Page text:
U.S. job growth slowed sharply last month with employers adding only 142,000 jobs in August. That’s well below analyst expectations of more than 200,000 new hires.
But the disappointing job numbers had little impact on investors as Wall Street largely ignored the monthly employment data. Others saw it as just another blip on the long road to recovery.
For some job seekers, August was not a good month. Hiring fell to the slowest pace in eight months, and the previous estimate for June was revised lower by 28,000 jobs.
But if financial markets were worried, it didn’t show.
After the initial disappointment, stocks returned to positive territory. And despite fewer jobs in manufacturing and a decline in retail employment, many analysts are taking the long view.
“We’ve had a lot of other data points that have been pointing forward for the economy, and I think, once we get past this one month report, that we’ll see an economy that’s continuing to recover,” said Bankrate.com bureau chief Mark Hamrick, who believes the August job numbers are a seasonal blip.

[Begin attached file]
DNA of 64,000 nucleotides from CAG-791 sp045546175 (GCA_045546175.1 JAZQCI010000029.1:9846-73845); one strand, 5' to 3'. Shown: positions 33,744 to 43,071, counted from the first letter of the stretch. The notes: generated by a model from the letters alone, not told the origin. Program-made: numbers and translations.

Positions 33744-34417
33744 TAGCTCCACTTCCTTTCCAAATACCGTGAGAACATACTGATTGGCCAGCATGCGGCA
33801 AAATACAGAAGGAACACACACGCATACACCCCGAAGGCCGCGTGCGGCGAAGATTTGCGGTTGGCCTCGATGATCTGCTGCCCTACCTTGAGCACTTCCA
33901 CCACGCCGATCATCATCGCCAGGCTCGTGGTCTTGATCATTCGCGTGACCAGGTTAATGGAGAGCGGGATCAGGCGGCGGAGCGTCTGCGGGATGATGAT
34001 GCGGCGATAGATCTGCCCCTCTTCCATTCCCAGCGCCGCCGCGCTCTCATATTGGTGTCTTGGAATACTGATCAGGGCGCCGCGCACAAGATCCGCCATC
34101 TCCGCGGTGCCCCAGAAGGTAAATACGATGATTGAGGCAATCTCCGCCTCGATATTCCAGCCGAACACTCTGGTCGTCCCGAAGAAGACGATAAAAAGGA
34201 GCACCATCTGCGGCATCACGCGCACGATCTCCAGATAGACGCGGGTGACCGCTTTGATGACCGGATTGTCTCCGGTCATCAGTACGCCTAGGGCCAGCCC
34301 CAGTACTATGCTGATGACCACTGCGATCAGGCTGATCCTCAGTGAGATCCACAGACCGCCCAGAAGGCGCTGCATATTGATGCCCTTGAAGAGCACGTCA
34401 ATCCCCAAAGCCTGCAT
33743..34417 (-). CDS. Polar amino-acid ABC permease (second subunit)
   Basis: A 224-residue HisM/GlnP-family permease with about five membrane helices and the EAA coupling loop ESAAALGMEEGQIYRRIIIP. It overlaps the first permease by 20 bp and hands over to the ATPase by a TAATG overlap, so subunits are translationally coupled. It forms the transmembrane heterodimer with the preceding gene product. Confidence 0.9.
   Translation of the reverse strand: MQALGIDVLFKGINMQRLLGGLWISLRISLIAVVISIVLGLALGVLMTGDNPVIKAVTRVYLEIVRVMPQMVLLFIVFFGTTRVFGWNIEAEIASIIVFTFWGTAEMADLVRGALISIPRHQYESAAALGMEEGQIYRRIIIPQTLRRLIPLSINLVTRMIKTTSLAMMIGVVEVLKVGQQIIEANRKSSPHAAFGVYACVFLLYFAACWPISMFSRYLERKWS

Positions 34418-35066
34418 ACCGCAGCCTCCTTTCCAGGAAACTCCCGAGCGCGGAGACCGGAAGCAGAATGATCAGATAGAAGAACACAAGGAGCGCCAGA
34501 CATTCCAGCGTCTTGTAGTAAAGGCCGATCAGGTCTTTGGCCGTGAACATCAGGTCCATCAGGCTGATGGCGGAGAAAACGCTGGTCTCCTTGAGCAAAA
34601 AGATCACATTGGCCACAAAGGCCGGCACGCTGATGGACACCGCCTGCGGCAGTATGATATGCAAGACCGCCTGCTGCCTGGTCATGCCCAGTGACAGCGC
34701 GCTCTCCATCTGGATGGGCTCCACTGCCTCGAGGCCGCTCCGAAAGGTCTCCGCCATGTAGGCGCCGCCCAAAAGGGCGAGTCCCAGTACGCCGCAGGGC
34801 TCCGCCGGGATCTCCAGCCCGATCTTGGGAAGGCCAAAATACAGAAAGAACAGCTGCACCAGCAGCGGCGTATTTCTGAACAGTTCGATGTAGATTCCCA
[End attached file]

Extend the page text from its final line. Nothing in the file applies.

"It reinforces the Fed's view they'll be cautious with respect to changing policy. They'll finish QE3 October/November, but they won't be all that anxious to be raising interest rates in the springtime as some people had expected," said . Wells Fargo chief economist John Silvia.
Raising interest rates too soon could slow the recovery just as business optimism is starting to grow.
A new study by the American Institute of Certified Public Accountants showed 20 percent of businesses surveyed expect to hire more staff.
“And so when the cost of capital goes up, that impacts people’s desire, their willingness to potentially invest, and they might be a little more cautious,” said AICPA Chair Valerie Rainey.
Seasonal aberration or not, U.S. unemployment fell 0.1 percent to 6.1 percent - likely because fewer people were looking for work.